After we finished family worship, my wife asked me to work with our first grader on a science project. The assignment, from the BJU Press Science 1 Teacher’s Edition (page 92) instructed her to make an informative poster about a wild animal. The week before, we’d found a salamander on a camping trip, so my daughter wanted to do a project on salamanders. She’d gotten a couple of books from the library, and we set out to find a few pictures.
I must confess that it was easy for me to fall into the trap of secularism that evening. Instead of remembering that God is relevant in all areas of life, I initially bought into the idea that this activity could be approached without involving Him.
It seems to me that Christians too often buy into this secular approach. We think certain activities are holy service to God, such as our family worship time, church attendance, or personal devotions. Other activities, such as cooking and cleaning, marketing, or finance are things we have to get through. They aren’t service to God. They have to be done, and we should obey God while we do them, but there isn’t a “Christian” way to do them.
The image in this blog post helps me understand this wrong way of thinking. The first story of the “house” is a typical suburban home. The second story is a church. Everything in the top story is “redeemable.” Everything in the bottom is “unredeemable.” Sometimes we wrongly assume that the people who work on the upper floor in “full-time Christian service” are doing God’s work and the rest of us working down on the lower floor are second-class Christians who only serve the Lord when we participate in spiritual tasks.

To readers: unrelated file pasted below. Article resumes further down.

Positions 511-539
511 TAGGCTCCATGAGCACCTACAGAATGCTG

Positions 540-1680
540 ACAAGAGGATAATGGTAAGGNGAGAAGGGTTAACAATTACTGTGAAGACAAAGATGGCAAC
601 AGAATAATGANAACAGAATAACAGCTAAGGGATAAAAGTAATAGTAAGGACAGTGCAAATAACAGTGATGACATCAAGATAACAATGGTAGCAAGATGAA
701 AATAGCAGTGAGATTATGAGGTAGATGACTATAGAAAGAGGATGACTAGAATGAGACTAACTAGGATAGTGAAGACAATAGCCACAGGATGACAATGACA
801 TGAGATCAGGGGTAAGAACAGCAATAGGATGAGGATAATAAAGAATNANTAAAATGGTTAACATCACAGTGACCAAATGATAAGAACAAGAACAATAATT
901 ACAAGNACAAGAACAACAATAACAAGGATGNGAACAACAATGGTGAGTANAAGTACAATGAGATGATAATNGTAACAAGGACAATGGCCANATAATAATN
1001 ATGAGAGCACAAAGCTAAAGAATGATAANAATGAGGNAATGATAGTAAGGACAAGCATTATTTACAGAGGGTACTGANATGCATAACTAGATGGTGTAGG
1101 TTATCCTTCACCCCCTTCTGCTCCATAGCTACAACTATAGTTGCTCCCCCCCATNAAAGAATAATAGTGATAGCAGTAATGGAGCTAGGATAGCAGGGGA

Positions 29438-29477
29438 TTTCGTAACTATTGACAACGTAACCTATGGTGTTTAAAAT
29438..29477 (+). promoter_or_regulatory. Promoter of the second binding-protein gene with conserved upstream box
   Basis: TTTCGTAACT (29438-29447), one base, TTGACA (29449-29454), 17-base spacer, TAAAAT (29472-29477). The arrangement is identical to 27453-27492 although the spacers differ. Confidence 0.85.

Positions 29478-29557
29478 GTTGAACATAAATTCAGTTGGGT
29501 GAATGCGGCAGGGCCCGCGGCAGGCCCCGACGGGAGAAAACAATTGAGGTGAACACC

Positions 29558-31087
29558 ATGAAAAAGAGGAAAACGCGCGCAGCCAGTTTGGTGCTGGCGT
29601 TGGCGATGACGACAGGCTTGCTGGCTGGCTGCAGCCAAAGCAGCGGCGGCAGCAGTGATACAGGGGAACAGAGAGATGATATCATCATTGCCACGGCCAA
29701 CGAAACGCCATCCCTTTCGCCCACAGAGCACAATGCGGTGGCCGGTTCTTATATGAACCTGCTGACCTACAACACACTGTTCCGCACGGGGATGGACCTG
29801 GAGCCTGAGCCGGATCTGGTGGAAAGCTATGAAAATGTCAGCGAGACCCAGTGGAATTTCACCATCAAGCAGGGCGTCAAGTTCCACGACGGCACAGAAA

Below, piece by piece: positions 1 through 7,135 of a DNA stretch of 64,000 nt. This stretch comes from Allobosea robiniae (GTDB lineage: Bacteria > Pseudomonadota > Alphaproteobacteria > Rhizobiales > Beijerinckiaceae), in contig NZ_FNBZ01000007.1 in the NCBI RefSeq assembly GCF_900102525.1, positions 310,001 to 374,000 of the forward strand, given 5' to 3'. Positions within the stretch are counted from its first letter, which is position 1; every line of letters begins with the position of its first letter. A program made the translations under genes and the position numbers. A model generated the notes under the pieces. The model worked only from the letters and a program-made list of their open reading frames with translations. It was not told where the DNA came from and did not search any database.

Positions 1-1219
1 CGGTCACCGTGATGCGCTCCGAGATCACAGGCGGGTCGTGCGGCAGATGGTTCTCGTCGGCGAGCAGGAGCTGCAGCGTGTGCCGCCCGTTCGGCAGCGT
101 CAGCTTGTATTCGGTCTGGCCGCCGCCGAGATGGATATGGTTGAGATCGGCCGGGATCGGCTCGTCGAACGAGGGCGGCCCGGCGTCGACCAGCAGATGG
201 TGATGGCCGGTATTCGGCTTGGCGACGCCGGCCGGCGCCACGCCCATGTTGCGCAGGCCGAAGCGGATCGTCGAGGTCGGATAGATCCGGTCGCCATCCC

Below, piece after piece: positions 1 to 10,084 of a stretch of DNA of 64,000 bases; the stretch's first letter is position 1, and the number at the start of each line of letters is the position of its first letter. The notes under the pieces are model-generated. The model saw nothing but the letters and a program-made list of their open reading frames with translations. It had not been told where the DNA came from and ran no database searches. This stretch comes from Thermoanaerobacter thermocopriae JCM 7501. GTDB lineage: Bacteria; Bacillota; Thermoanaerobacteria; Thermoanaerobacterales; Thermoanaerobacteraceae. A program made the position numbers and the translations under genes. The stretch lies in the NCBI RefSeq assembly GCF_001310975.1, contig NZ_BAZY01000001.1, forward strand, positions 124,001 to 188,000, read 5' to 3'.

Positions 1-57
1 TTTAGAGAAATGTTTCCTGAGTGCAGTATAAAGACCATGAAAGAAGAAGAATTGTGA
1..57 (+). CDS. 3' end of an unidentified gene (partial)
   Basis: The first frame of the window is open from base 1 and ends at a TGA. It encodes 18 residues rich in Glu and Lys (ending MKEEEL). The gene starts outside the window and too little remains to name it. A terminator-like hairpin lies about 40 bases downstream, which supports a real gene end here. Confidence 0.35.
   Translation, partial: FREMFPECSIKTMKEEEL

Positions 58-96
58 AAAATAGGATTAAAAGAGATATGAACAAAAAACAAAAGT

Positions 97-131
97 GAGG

But God doesn’t teach this way of thinking, secularism does. God says that everything belongs to Him, and He has something to say about it.
As I helped my daughter with her project, my mind at first fell into the trap of thinking we’d moved from God’s things to earthly things, but thankfully my daughter’s textbook didn’t take that approach. On page 68, the BJU Press Science 1 textbook teaches:
“God gives animals what they need. But He also wants people to care for animals. In Proverbs [12:10] the Bible tells people to take care of animals. A good man takes proper care of his animals. We give glory to God when we take care of the animals He made.”
This kind of teaching helps my daughter understand that everything should be service to God.
So that evening as I helped my daughter with her salamander project after family worship, we were really moving from one service to God to another. My daughter and I learned what salamanders eat and where they live. On a small, first grader level, we were learning how to obey God’s command to take care of the world.
What kind of teaching are your children receiving?
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